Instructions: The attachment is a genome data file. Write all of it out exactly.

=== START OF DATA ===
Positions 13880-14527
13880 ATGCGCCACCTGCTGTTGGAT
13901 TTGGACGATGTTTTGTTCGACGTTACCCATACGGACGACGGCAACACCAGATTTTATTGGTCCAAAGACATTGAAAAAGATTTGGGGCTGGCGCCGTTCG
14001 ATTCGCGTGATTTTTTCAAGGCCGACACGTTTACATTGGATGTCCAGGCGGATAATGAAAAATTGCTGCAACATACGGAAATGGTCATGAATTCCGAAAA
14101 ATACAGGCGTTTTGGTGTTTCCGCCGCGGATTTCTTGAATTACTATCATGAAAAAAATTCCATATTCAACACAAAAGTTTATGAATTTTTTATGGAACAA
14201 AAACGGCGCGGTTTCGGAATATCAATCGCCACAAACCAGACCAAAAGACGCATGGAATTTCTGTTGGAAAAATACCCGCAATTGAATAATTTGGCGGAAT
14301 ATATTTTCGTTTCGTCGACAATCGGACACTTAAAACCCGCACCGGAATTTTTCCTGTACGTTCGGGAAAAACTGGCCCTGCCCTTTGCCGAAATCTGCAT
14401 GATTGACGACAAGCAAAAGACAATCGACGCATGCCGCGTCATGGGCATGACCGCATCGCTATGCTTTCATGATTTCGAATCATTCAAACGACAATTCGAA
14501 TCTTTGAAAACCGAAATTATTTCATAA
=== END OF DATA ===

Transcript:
Positions 13880-14527
13880 ATGCGCCACCTGCTGTTGGAT
13901 TTGGACGATGTTTTGTTCGACGTTACCCATACGGACGACGGCAACACCAGATTTTATTGGTCCAAAGACATTGAAAAAGATTTGGGGCTGGCGCCGTTCG
14001 ATTCGCGTGATTTTTTCAAGGCCGACACGTTTACATTGGATGTCCAGGCGGATAATGAAAAATTGCTGCAACATACGGAAATGGTCATGAATTCCGAAAA
14101 ATACAGGCGTTTTGGTGTTTCCGCCGCGGATTTCTTGAATTACTATCATGAAAAAAATTCCATATTCAACACAAAAGTTTATGAATTTTTTATGGAACAA
14201 AAACGGCGCGGTTTCGGAATATCAATCGCCACAAACCAGACCAAAAGACGCATGGAATTTCTGTTGGAAAAATACCCGCAATTGAATAATTTGGCGGAAT
14301 ATATTTTCGTTTCGTCGACAATCGGACACTTAAAACCCGCACCGGAATTTTTCCTGTACGTTCGGGAAAAACTGGCCCTGCCCTTTGCCGAAATCTGCAT
14401 GATTGACGACAAGCAAAAGACAATCGACGCATGCCGCGTCATGGGCATGACCGCATCGCTATGCTTTCATGATTTCGAATCATTCAAACGACAATTCGAA
14501 TCTTTGAAAACCGAAATTATTTCATAA